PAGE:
India has emerged as a compelling market for the rapid growth and adoption of renewable energy. According to the Asian Development Bank, the country has increased its renewable energy capacity by 250% over the past seven years and now ranks fourth in the world on this.
The development and deployment of green technologies such as solar and wind, upcoming investments in hydrogen energy, and encouraging the adoption of electric vehicles (EVs) have all played an important role in this transition
India’s stake in green-energy solutions
Over the past few years, the urgency of addressing climate change has given the world the impetus it needs to transition to low- or zero-carbon energy sources. In this latest report, the Intergovernmental Panel on Climate Change (IPCC) emphasized the need to significantly reduce fossil fuel consumption to keep global warming below 1.5°C (it’s currently at 1.1°C).
India, which has significantly exposure to tropical cyclones and extreme weather, experienced such conditions on 314 out of 365 days in 2022, as highlighted by the Delhi-based non-profit Center for Science and Environment (CSE) and Down to Earth (DTE) Data Centre.
While India currently ranks third globally on electricity consumption, it is making commendable progress in its energy transition efforts and the government has set an ambitious target of achieving carbon neutrality by 2070. Notably, the Ministry of New and Renewable Energy reported approximately 62GW in installed solar-power capacity as of November 2022.
Challenges to energy transition
The benefits of green technology and renewable energy are apparent and tangible, but their implementation faces many risks and challenges.
The construction and installation of such projects requires considerations of contractor/engineer experience, supply chain issues, accidents, and force majeure events. Once operational, new challenges arise. As the technology is new, there is no historical data on how performance could actually develop over time.
Additionally, the rapid development of hydrogen-based technologies and the potential transition to them from wind and solar needs to be considered in the long-term upkeep of such infrastructure.
Environmental factors further amplify these risks as solar panels and wind turbines are exposed to the elements and will inevitably incur wear and tear or damage from adverse weather conditions.
Given that the green energy sector is relatively nascent, it is also imperative to build technical knowledge in this field as historical data either does not exist or stems from a technical standard that has become antiquated.
Uncertainty regarding the frequency and severity of extreme weather events pose additional challenges to risk evaluation. Meanwhile, the ever-growing risk of cyber threats continues to loom large, for both green-technology and traditional-energy infrastructure, further necessitating proper risk management and financial protection.
The role of insurance
Green technology and renewable energy projects are capital intensive and typically financed by major banks and institutional investors, who require the assets to be properly insured. This gives insurance a pivotal role in supporting the energy transition.
Insurers supported by reinsurers could effectively undertake risk assessments and underwrite renewable energy projects, providing coverage and financial protection to investors, lenders and project developers. In doing so, they could encourage investment in green energy infrastructure and facilitate the growth of renewable energy capacity.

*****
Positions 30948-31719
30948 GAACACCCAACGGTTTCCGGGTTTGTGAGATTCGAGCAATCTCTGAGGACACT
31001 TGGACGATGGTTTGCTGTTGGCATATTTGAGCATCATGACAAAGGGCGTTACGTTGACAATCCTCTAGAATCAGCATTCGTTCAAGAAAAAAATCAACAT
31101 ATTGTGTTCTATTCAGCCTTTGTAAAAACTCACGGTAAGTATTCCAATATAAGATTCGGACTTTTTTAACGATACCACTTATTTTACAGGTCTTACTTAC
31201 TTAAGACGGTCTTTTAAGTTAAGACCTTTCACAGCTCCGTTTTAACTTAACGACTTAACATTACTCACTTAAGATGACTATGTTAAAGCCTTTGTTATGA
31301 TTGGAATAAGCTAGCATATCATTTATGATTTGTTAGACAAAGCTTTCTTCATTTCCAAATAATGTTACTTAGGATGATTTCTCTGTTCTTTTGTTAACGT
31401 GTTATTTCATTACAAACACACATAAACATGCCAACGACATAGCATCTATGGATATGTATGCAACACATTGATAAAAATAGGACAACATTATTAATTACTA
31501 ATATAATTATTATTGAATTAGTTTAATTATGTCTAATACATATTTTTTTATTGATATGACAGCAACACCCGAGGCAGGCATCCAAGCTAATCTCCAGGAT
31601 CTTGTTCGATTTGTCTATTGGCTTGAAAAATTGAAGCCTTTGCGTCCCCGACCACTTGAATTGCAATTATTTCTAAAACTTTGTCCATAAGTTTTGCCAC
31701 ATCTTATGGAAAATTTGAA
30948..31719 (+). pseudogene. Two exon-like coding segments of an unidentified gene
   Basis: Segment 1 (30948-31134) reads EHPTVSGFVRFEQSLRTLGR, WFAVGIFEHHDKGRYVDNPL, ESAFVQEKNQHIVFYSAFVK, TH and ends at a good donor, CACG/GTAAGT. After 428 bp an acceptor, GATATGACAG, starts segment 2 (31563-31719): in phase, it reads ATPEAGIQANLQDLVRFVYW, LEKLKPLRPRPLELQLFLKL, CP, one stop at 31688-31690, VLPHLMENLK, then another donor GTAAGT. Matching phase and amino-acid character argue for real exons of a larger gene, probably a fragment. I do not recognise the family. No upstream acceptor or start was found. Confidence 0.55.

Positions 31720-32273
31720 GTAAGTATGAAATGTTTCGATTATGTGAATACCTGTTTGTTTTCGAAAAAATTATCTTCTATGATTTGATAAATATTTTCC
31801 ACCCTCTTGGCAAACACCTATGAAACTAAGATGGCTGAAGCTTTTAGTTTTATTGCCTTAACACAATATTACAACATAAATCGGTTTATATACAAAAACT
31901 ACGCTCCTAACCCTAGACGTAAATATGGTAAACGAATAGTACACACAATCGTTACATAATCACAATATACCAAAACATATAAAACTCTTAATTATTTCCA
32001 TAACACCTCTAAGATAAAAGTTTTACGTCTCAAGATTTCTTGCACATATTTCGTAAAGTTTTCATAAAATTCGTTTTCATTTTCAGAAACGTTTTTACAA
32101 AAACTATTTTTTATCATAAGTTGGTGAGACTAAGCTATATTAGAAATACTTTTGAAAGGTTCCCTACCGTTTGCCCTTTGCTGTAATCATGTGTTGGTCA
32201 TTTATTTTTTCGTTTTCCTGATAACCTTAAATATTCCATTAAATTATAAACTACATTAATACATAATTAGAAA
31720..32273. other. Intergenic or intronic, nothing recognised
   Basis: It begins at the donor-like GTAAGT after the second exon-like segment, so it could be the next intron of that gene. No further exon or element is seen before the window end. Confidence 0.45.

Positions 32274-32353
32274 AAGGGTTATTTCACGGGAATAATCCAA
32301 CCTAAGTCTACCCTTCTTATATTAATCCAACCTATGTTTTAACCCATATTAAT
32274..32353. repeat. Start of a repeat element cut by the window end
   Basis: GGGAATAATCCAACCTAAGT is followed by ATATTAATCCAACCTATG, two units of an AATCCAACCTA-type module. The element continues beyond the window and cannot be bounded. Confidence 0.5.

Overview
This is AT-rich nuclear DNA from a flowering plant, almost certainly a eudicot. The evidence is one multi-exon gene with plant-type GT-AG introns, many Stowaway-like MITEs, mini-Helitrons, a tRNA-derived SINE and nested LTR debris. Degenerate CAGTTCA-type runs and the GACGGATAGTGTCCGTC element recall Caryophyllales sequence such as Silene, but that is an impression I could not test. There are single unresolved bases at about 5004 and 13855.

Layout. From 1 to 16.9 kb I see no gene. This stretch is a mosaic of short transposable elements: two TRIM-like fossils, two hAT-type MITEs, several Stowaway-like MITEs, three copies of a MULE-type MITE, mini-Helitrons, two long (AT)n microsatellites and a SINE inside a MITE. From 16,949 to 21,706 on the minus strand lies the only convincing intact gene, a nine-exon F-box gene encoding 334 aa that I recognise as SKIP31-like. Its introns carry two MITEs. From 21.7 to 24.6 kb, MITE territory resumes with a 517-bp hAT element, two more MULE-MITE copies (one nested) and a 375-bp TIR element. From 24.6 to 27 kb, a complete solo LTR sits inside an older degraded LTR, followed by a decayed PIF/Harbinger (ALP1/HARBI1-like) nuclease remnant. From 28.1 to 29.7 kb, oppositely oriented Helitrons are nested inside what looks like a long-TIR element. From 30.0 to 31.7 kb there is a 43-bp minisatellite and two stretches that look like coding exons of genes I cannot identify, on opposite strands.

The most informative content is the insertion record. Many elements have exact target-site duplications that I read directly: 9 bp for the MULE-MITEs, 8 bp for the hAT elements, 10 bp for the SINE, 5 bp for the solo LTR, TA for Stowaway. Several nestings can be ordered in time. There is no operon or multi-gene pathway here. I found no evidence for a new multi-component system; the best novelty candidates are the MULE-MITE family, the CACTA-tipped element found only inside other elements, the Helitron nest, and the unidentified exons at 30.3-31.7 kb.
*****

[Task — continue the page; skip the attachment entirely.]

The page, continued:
As long-term renewable energy output remains a risk, reinsurers through insurers could provide performance guarantees, taking on risks such as projects producing less power than anticipated. This approach would stabilise returns for investors, making these projects more attractive for long-term financing.
The same is true of batteries used in electric vehicles. Their long-term performance is crucial for the resale value of these vehicles. Many customers still hesitate to buy an electric vehicle because they are not sure if they will be able to resell it at a reasonable price down the road as there is simply no historical data on how engine performance will be affected. Performance guarantees provided by the insurance sector could eliminate this risk and boost the sales of environmentally friendly cars.
Reinsurers have access to vast amounts of data, and by leveraging their expertise in risk modelling and data analytics, they could accurately assess and quantify the risks and uncertainties associated with renewable energy projects. This knowledge also allows them to offer valuable insights to project developers and investors enabling informed decision-marking and more precise risk assessment.
Moving towards green energy
The demand for green-technology insurance in India is expected to soar, given the country’s pursuit of renewable energy solutions and ambitious carbon-neutrality targets.
As the country embraces green technologies, the insurance sector will serve as a crucial enabler. By assessing risks, providing performance guarantees and leveraging data analytics, (re)insurers could facilitate the growth of renewable energy projects and infrastructure.
Given the complexity of insuring green technology, well-capitalised reinsurers, in partnership with leading insurers, have a critical role to play in mitigating these risks and providing support and protection to these assets and projects.
(Insurers will play a vital role in India’s green-energy transition | Mint (livemint.com))